What does the term “divorce” mean? Is this a slang term for “divorce”? Yes, in the majority of states, dissolution simply refers to the process by which a couple can permanently end their marriage. However, the procedure is quite different in a few states. Continue reading to learn more.
Dissolution vs. Divorce
In a few states, dissolution of marriage is not synonymous with divorce, as it does not permanently end the marriage. Couples may use dissolution in some states only if they agree to it and how to resolve all of their divorce-related issues, such as child support, child custody, alimony, and property division.
On the other hand, an annulment effectively nullifies (or erases) a couple’s marriage. Legal separation is distinct from dissolution. A legal separation enables a couple to petition the court for determination of divorce-related issues such as child support and spousal support without ending their marriage legally for religious or other reasons. If a court approves a legal separation, the couple is “effectively” divorced, but neither can remarry until they file for dissolution.
In this article, we’ll focus on the more common usage of the term.
How Does a Summary Dissolution Work?
In some states, dissolution proceedings are referred to as “summary dissolution,” a type of expedited divorce. In a summary dissolution, the court is presented with a signed marital settlement agreement addressing child support, custody, property division, and alimony. By presenting the judge with the signed divorce agreement, you both agree to waive a trial or judicial intervention. Couples must meet the state’s requirements for summary dissolution in order to qualify for this accelerated legal process.
In California, for example, couples who meet the following criteria may use the state’s summary dissolution process:
Both spouses must meet the state’s residency requirements in order to divorce.
Both spouses concur on the legal justification for the request (irreconcilable differences).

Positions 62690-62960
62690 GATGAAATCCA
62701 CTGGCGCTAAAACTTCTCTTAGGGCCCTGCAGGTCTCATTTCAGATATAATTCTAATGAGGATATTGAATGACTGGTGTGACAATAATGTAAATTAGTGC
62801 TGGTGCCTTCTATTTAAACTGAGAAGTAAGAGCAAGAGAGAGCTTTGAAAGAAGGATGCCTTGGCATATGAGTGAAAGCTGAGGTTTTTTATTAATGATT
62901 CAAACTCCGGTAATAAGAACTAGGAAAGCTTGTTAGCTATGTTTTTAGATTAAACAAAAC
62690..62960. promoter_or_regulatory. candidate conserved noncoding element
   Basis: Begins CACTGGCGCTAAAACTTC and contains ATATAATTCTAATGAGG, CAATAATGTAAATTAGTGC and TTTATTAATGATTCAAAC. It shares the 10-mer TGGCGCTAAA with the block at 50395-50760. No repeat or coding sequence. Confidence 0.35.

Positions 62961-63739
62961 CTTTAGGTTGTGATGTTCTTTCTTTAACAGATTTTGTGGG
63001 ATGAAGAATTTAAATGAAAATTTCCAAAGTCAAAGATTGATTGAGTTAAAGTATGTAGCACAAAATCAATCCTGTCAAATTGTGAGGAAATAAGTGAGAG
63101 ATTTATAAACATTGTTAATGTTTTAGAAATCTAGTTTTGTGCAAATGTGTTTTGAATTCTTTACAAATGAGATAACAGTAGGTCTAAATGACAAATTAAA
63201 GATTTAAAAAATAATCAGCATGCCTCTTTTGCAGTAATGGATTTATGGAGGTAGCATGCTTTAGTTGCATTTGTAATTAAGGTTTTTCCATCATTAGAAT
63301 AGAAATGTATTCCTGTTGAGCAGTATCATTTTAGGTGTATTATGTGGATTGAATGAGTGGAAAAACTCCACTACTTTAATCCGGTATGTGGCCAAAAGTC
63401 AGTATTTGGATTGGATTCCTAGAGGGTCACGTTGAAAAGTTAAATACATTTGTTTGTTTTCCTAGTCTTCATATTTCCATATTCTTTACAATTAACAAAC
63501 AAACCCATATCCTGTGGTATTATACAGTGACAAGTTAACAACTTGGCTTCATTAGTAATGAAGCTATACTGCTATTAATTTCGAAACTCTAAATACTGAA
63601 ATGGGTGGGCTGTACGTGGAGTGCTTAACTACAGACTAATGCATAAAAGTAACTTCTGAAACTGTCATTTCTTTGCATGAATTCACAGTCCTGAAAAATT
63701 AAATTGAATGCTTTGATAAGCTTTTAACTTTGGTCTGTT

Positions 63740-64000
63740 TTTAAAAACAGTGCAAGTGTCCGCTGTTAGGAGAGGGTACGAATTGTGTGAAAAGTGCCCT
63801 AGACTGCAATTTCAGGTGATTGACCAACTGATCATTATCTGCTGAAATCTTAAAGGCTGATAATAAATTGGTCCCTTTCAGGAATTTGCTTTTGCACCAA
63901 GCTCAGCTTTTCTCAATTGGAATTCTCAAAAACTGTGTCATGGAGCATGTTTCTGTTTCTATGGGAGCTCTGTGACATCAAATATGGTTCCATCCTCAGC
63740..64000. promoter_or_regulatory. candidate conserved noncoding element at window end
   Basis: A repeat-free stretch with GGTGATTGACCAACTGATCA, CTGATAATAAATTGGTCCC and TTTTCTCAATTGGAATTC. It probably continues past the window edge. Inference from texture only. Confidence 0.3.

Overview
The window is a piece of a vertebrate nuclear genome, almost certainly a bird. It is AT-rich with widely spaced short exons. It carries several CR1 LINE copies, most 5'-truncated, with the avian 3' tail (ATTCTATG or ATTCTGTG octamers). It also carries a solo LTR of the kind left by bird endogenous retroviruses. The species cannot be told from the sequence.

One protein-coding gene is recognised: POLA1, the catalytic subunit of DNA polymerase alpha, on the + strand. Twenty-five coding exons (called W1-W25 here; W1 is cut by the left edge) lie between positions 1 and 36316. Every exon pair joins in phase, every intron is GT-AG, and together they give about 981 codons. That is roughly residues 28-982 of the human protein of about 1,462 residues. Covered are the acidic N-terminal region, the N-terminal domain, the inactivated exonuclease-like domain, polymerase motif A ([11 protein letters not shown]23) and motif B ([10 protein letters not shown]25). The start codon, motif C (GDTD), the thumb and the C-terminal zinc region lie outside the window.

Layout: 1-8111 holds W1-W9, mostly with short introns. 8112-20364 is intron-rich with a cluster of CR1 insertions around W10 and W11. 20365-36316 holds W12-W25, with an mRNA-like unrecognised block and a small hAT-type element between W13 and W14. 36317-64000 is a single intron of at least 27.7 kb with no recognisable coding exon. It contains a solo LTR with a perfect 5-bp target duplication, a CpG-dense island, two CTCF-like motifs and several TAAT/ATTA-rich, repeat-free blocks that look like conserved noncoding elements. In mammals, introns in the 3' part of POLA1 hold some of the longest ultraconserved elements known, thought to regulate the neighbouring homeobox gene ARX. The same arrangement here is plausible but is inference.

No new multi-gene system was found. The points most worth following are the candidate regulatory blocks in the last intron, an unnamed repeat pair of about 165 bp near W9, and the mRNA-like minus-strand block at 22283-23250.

The household has no minor children, and neither spouse is pregnant.
The marriage lasted a little over five years.
Neither spouse owns a home (except a current residence)
The couple’s marriage is free of debts totaling more than $4,000. (excluding an automobile note)
The couple does not own more than $25,000 worth of community property, and neither spouse owns more than $25,000 worth of separate property.
The couple enters into a contract dividing their marital assets and debts.
Neither party has made a spousal support request.
Both spouses agree to waive their appeal rights, and
Both partners consent to the dissolution of the marriage.
In states that recognize this type of divorce, the cost is significantly less than a contested divorce.
Obtaining Legal Counsel
Divorce can be challenging on a variety of levels, as it often involves complex and emotionally charged issues such as child custody and support, property and debt division, and alimony (also known as “spousal support” or “maintenance”).
As a result, spouses considering divorce may wish to consult with an attorney. An experienced family law attorney can explain each of these legal issues, as well as how they might play out in your case. Additionally, whether you resolve all issues with your spouse amicably or go through a full-fledged divorce trial, an attorney can prepare all necessary divorce paperwork and ensure that your rights are fully protected.
Need an Affordable Divorce lawyer in Scottsdale?
The High Desert Family Law Group should be your first choice when you need the best divorce lawyer in Scottsdale or Phoenix, Arizona. Our experienced family law attorneys will work with you to obtain the best possible outcome in your situation. Proven trial lawyers in family court, you can trust the firm to represent you fully so you can get on with your life. Call today for your initial consultation.